We spend lots of time learning outside the classroom at Samakee, but why?
Evidence repeatedly shows connecting with nature and the wilderness works. Playing and learning outdoors is good for social and emotional development improves self-awareness, and makes children more co-operative.
Studies show that children will be smarter,
better able to get along with others, healthier
when they have regular opportunities for play outdoors.
There is also scientific evidence that the wilderness can reduce hyperactivity
and has a soothing effect
At Samakee we want children to explore the wonders of the wilderness and connect with the natural world.
There is a natural simplicity to nature that is more tactile and tangible than the classroom. Being in nature builds children’s confidence and builds character.
Respectable scientists – doctors, mental health experts, educationalists, sociologists – are beginning to suggest that when kids stop going out into the natural world to play, it can affect not just their development as individuals, but society as a whole.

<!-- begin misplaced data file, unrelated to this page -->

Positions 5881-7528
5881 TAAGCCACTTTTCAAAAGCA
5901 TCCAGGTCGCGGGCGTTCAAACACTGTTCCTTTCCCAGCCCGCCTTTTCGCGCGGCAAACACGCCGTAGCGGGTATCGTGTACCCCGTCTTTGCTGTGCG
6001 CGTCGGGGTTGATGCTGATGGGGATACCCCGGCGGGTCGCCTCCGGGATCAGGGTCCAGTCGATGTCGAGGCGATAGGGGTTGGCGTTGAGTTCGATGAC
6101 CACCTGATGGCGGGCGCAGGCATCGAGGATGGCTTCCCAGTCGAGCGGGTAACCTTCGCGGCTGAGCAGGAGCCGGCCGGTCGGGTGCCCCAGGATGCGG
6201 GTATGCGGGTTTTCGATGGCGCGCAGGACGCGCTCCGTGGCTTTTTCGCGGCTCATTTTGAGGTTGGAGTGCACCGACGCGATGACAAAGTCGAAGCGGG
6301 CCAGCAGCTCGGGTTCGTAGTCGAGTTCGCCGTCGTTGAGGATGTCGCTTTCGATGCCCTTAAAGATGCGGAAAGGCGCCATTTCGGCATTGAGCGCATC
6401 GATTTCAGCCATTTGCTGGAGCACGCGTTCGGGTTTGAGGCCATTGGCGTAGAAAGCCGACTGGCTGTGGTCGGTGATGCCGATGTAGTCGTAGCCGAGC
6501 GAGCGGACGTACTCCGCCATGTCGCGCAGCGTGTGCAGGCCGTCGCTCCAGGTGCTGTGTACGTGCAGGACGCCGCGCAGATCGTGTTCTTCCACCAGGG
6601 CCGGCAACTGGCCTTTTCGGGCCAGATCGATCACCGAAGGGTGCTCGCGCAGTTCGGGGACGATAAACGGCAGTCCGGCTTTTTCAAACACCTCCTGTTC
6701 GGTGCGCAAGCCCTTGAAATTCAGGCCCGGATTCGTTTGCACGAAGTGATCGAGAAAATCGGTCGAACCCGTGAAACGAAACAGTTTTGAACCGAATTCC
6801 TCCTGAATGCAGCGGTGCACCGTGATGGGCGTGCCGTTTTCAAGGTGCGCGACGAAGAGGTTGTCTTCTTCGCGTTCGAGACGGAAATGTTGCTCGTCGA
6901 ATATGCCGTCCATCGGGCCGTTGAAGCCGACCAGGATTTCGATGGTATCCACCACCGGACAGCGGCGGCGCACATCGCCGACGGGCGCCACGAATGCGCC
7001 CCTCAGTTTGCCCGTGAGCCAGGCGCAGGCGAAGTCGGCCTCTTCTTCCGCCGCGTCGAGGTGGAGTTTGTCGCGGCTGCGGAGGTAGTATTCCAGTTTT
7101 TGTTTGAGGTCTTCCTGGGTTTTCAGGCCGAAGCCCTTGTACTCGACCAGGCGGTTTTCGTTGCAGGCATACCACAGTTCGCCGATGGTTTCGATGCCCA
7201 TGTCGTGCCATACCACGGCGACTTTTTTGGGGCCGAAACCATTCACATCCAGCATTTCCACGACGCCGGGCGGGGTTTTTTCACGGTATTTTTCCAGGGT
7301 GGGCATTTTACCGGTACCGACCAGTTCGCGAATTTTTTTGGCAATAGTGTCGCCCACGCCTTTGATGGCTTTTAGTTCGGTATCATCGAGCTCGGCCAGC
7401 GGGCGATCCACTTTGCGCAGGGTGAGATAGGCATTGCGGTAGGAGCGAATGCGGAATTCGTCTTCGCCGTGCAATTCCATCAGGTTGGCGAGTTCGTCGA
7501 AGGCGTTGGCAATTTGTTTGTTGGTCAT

Dozens of studies from around the world show regular time outdoors produces significant improvements in learning ability, creativity and mental, psychological and emotional wellbeing.
Play in the outdoors boosts problem-solving skills, focus and self-discipline. Emotional benefits include reduced aggression and increased happiness.
“Children will be smarter, better able to get along with others, healthier and happier when they have regular opportunities for free and unstructured play in the out-of-doors,” concluded one authoritative study published by the American Medical Association in 2005.
Why not ask your child about their time outdoors today?